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I watched hours of videos on gradient descent and still feel pretty confused. Let's say I have a "model":

y = x * w

I use 2 as my target w so my training set is:

{ x, y } = {{ 1, 2 }, { 100, 200}}

I start with w of 1.

This means that losses are 1 and 10000. Loss gradients (2(y - y^)) = { -1, -100 }. w gradient is (-1 + (-100 * 100))/2 = -50000.5

This means I need a tiny learning rate.

Meanwhile, for a data set of

{ x, y } = {{ 1, 2 }, { 10, 20 }}

Gradient is (-1 + (-10) * 10)/2 = 50.5, which enables me to increase the learning rate.

Am I missing something? Should I divide by x or the loss somewhere so I could use the same learning rate?

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1 Answer 1

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You're noticing that the magnitude of the loss value influences the magnitude of the gradient. This is true, but not necessarily something you need to adapt the learning rate around.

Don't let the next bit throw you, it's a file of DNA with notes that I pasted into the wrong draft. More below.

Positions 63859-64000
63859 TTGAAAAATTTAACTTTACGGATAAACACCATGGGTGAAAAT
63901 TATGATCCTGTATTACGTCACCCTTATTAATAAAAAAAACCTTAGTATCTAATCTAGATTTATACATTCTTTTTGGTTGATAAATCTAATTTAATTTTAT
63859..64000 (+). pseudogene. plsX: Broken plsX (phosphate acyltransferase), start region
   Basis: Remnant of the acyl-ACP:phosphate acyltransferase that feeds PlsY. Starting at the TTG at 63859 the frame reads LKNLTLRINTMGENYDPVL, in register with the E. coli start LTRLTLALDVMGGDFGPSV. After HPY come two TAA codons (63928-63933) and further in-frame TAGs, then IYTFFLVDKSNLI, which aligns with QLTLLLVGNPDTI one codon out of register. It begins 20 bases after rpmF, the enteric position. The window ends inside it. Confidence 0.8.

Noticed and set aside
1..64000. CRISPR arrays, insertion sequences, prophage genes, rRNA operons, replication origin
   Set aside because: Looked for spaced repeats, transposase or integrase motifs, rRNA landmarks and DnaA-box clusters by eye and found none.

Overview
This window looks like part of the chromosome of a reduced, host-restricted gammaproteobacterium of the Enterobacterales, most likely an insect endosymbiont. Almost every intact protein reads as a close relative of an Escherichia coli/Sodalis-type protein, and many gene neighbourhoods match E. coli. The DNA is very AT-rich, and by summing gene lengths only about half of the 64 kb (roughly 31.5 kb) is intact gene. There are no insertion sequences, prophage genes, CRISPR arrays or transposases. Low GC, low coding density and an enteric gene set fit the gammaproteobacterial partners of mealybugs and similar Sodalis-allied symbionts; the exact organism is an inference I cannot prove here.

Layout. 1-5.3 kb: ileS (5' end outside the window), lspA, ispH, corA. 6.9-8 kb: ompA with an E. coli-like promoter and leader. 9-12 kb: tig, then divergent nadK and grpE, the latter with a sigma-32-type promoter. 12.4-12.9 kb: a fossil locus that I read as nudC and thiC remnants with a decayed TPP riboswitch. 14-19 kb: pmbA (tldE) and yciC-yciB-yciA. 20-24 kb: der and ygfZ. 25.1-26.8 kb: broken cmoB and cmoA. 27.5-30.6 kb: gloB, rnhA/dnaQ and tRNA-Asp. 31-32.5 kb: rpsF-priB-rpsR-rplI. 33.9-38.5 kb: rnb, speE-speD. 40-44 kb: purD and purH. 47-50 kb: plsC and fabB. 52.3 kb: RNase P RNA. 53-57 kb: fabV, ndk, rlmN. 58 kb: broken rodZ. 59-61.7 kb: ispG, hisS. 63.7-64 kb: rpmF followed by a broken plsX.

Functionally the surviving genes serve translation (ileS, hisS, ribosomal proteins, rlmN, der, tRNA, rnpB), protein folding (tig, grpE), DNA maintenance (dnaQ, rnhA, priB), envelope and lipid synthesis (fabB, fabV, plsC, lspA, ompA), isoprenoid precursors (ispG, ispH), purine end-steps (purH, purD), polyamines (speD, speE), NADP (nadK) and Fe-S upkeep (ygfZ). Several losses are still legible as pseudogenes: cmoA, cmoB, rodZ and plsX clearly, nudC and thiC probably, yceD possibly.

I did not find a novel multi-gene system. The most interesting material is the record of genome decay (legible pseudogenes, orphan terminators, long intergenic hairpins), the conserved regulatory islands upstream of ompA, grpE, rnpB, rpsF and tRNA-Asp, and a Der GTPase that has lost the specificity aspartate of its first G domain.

Neural networks struggle with wide ranges of values. It tends to lead to numerical instability, or large magnitude loss terms dominating small magnitude loss terms.

Typically, we deal with this by preprocessing the data to have a more reasonable value range. For example, your toy dataset { x, y } = {{ 1, 2 }, { 100, 200}} crosses several orders of magnitude in both the input and output values. We might preprocess the data by transforming it with x' = log(x+1). This would give us a processed dataset of { x, y } = {{ 0.693, 1.098 }, { 4.615, 5.303}}

With the un-normalized dataset:

w = nn.Parameter(torch.tensor(1.))

x = torch.tensor([1, 100]).float()
y = torch.tensor([2, 200]).float()

y_pred = x*w

loss = nn.functional.mse_loss(y_pred, y)

loss.backward()

w.grad
>tensor(-10001.)

With normalization

w = nn.Parameter(torch.tensor(1.))

x = torch.tensor([1, 10]).float().log1p()
y = torch.tensor([2, 20]).float().log1p()

y_pred = x*w

loss = nn.functional.mse_loss(y_pred, y)

loss.backward()

w.grad
>tensor(-1.8316)

You can also control the magnitude of the gradient with gradient clipping.

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  • $\begingroup$ Thank you, really helpful. Will read more on topics you’ve touched. $\endgroup$
    – Eugene
    Dec 6, 2023 at 2:34

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